And so it is with the Radio Industry. When there is no reason to tune in to your local station to hear the music you want, or the talk show hosts you want, since you can just go to Sirius or XM, what will happen? One of two things. First, many of the stations could dry up and blow away. Second, many of the stations will re-invent themselves: instead of trying to differentiate themselves on the same canned content that everyone else is offering, they will have to come up with a unique value proposition. Local interest programming? Hot local bands? Again, Vinceste, emptor!. The consumer will not be denied!
But this trend is evident in other places besides radio, and bears further consideration. One of the buzzwords circulating around corporate thought leaders has been mass customization: people want an individually tailored product or experience, and they want it NOW! (Oddly enough, people are also unwilling to divulge enough of their personal information to make targeting their wants easy; and then they have the nerve to complain when they receive spam, which is simply mass UNTARGETED advertising. Choose one or the other, folks, because you cant have both.) The corporate question of the day becomes, How is one to achieve this, to make money off of it?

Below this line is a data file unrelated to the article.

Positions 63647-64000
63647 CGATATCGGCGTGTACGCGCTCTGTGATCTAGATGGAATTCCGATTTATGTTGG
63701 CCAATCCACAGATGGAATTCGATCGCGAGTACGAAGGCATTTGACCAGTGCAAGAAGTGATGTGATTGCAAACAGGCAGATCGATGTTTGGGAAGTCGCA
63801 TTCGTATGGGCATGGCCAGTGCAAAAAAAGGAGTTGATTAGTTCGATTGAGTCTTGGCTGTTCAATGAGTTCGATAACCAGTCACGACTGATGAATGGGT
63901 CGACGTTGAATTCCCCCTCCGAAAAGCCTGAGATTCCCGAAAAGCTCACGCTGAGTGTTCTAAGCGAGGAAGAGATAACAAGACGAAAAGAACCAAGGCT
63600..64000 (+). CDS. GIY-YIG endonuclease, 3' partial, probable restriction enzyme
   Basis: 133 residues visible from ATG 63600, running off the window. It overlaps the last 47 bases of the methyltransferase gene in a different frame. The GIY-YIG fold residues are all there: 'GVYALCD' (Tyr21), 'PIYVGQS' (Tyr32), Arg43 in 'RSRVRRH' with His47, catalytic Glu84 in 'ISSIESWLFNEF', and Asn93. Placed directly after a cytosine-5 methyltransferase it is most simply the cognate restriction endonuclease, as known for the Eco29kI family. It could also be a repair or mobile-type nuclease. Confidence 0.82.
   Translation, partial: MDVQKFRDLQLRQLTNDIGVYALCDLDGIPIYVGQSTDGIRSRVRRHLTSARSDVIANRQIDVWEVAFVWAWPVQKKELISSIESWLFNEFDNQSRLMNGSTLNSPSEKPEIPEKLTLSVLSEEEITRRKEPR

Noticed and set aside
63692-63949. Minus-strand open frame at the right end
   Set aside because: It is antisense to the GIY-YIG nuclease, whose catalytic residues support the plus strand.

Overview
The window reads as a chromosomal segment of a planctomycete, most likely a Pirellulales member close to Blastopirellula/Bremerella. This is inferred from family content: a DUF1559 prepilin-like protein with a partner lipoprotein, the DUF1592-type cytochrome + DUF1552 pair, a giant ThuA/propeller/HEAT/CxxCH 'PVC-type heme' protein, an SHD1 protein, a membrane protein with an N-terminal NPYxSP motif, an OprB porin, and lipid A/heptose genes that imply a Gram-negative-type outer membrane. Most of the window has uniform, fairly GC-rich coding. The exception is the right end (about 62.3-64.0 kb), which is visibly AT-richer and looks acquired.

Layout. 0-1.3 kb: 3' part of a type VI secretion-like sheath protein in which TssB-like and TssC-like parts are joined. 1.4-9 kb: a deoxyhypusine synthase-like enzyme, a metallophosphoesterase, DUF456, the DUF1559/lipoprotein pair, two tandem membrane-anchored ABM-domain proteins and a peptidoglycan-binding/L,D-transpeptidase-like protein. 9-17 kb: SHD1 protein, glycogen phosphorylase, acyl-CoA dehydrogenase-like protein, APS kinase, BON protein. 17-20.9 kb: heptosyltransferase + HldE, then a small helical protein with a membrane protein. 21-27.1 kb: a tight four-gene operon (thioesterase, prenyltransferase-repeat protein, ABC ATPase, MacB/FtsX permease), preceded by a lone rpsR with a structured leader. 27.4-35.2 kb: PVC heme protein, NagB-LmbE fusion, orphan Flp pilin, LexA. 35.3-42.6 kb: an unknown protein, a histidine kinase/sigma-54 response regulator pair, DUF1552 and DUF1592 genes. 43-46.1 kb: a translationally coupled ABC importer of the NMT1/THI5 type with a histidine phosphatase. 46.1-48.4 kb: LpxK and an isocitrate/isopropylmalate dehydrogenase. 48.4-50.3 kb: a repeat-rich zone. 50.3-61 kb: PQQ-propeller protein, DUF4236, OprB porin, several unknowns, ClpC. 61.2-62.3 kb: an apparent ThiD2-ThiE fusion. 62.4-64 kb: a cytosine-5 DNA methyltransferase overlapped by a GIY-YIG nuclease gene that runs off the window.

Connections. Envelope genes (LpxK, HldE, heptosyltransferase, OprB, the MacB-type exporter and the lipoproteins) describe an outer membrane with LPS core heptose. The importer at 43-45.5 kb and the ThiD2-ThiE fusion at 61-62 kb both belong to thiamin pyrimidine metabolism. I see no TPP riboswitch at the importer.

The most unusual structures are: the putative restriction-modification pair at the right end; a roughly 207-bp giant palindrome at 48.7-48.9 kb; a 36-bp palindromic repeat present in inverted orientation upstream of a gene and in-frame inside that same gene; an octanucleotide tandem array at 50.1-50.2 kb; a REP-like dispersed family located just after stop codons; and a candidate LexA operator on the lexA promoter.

As it turns out, the answer is, We dont know for sure, yet. Recall that large scale organizations, with more-or-less rigid hierarchies, systems, and processes, are designed for one thing: maximization of throughput. They are very good at producing lots of identical little cookie cutter widgets. In other words, they have the Mass right, but arent so good at the Customization.